For an infinite-length grating the lower band-edge mode is antisymmetric in Ez, which interferes destructively and results in zero radiation loss. However, the upper band-edge mode is symmetric in Ez, which results in constructive interference leading to strong vertical radiation. In a finite-length structure, facets break periodicity of the grating and hence, grating modes acquire a mixed character and a non-uniform envelope shape. For the lower band-edge mode, |Ey| has maxima at centers of the apertures and at middle points between two adjacent apertures, as shown in Fig. 2(d). Hence, an end-length of δ = Λ/4 causes the location of the HR-coated facet to coincide with a null of Ey, thus automatically satisfying the facet boundary condition. This causes least perturbation to the infinite-length lower band-edge mode character and the envelope shape in Fig. 2(b) is relatively uniform along the length. Such an end-length is desired for robust single-mode operation as it minimizes longitudinal spatial-hole burning. However, the highly antisymmetric mode character yields very small surface-loss and low output power.
Figure 3, along with Fig. 2(a) and Fig. 2(b), capture the importance of facet boundary condition for this type of grating. Mode behavior for a grating will remain mostly unchanged if δ is replaced by δ ± nΛ/2. As the end-length δ is increased from Λ/4 to Λ/2, the lower-band edge mode deviates further from that of the infinite-length solution and it acquires a more nonuniform mode shape and a greater surface-loss. For δ = Λ/2, the envelope amplitude is zero at the facets (Fig. 3(a)). Figure 3(b) shows the mode-behavior when δ is made less than Λ/4. Only by slightly reducing δ, two modes that are mostly localized near the facets become the lowest loss modes. Such facet localized modes are not desirable since they will lead to a divergent beam-pattern along the longitudinal (z) direction. For δ further away from Λ/4 in the negative direction, the facet-localized modes move through the band-gap (as in Fig. 3(c)) and eventually for δ = 0, the mode spectrum is similar to that for δ = Λ/2.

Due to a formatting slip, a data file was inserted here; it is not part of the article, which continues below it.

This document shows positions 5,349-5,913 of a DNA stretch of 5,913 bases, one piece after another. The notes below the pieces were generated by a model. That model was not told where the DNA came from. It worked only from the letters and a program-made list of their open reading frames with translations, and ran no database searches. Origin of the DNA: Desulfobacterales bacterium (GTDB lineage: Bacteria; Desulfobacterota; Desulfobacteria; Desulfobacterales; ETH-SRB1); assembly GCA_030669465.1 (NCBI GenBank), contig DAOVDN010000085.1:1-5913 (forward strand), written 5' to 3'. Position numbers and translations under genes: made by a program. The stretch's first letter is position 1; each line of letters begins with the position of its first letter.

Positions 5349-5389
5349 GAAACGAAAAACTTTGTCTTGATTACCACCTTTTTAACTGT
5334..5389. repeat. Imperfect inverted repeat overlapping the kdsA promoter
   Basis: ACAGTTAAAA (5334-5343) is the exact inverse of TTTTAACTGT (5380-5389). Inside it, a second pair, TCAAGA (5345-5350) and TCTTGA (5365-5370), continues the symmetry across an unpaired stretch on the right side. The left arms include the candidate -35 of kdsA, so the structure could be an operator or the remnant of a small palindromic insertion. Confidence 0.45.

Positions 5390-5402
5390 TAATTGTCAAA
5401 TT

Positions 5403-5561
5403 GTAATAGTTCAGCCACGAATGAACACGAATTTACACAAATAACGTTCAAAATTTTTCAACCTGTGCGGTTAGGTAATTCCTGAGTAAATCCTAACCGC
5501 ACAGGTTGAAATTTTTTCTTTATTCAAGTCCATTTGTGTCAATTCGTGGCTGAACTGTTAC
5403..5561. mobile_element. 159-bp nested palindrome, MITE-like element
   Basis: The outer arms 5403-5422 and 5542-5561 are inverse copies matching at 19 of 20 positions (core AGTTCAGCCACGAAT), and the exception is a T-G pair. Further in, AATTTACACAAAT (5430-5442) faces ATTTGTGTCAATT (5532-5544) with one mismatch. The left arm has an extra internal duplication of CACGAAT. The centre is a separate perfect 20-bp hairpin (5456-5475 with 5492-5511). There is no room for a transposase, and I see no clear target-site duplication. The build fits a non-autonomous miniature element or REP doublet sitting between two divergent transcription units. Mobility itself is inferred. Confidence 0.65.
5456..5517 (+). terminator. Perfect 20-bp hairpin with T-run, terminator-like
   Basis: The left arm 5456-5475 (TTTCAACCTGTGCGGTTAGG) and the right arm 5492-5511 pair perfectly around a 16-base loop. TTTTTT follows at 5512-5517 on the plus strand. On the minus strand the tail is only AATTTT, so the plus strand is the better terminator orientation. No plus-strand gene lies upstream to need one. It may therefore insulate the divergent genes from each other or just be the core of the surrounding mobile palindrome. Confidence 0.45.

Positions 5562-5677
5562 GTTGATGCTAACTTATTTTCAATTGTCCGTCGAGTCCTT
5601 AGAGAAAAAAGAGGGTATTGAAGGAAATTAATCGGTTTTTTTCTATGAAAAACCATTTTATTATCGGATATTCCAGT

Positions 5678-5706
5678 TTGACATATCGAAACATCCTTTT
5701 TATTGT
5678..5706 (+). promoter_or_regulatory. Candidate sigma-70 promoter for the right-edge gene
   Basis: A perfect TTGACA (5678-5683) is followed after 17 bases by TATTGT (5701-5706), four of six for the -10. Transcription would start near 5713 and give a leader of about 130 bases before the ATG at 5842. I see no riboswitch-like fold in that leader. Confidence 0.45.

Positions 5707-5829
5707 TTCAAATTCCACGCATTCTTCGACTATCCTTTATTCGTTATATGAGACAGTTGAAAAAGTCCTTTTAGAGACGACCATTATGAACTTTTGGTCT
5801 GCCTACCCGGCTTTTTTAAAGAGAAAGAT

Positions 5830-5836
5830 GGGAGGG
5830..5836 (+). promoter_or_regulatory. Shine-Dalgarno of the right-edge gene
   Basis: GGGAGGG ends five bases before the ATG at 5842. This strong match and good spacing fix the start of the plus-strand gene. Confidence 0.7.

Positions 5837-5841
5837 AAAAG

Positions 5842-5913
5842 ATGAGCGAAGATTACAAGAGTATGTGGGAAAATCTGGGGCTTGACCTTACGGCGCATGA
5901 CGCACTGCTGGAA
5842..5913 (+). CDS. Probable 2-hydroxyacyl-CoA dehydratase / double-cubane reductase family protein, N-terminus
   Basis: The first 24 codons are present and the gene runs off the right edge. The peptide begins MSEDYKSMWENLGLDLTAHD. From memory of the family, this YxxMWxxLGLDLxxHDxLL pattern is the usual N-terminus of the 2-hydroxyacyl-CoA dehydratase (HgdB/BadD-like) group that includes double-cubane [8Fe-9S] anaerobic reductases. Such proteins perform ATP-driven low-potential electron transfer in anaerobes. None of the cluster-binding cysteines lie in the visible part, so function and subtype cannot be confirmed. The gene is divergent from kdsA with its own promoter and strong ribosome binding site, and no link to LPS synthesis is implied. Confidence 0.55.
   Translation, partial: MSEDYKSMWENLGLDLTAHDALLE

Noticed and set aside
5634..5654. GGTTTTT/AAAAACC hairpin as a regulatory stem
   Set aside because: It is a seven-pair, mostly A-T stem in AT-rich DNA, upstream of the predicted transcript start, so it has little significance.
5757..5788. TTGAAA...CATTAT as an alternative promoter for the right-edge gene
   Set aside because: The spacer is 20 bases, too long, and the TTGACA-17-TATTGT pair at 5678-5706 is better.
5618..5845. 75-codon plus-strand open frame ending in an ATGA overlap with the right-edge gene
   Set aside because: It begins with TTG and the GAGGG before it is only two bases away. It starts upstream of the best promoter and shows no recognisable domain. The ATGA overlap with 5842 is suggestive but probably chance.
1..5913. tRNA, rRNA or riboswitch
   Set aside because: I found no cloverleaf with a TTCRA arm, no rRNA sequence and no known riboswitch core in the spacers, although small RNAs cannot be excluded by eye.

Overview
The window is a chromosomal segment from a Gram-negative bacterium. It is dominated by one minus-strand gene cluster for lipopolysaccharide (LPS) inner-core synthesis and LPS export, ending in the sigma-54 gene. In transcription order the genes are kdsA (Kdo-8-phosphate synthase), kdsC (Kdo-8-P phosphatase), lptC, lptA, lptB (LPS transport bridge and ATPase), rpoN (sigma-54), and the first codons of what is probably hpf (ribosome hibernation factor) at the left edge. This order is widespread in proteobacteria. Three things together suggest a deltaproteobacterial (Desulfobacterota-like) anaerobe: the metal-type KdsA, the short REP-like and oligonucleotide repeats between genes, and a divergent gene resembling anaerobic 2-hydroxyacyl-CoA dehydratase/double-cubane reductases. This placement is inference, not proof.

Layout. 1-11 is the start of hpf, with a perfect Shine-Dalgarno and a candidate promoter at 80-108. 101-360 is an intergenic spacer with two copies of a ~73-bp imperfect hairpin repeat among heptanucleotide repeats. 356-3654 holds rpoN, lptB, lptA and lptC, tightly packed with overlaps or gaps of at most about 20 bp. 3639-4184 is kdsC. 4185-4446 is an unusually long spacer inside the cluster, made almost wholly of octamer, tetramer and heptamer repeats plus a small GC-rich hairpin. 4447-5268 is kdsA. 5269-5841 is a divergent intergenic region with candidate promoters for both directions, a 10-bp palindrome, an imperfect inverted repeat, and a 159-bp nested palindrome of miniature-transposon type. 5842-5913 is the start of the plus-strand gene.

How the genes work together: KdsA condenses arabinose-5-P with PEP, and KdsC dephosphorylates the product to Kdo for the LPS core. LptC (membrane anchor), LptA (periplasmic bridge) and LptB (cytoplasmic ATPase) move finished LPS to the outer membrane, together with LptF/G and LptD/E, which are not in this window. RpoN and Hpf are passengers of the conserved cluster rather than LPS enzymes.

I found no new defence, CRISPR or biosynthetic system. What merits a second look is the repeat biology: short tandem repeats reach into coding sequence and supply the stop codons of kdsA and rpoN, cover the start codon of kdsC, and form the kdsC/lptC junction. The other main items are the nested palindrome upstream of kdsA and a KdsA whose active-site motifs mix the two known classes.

Ez for the lower band-edge mode is antisymmetric in z within the grating apertures (Fig. 2(d)). For apertures located symmetrically about the center of a finite length ridge, apertures in one half of the ridge length emit in opposite phase to those in the other half. This causes the envelope for Ez to be antisymmetric along the grating length, as shown in Fig. 4(a). Consequently, the far-field radiation pattern for the lower band-edge mode is predominantly two-lobed with a null in the center. Polarity of the Ez envelopes could be flipped from antisymmetric to symmetric and vice-versa for all modes by introducing a π phase shift in the grating center by means of a ±nΛ/2 defect . This is essentially equivalent to flipping the phase of emission from all apertures in one half of the grating length by π with respect to the other half. The mode-spectrum, energy-density mode-shapes, and grating behavior for different end-lengths essentially remain the same as that of a grating without defect. Figure 4(b) shows one such case, when due to a -Λ/2 central defect, entire grating emits in phase and a single lobed far-field pattern is obtained with a maxima in the center. Such a radiation pattern is highly desirable for practical applications.
3. Early attempts: problems with higher-order lateral modes
In our earlier attempts, grating structures with varying cavity dimensions, grating periods, end-lengths, and grating duty-cycles were fabricated by dry-etching . A 3 THz QCL grown by MBE in GaAs/Al0.15Ga0.85As, as described in Ref. , was used as the gain medium. Wafer bonding for MM waveguide fabrication was done using a copper-to-copper thermocompression technique as detailed in Ref. . After the grating-metal lithography, ridges were defined by reactive-ion etching in a BCl3:N2 plasma with PECVD silicon-nitride used as an etch-mask. While the facets were HR-coated with silicon-nitride/Ti/Au, the sidewalls were left uncoated.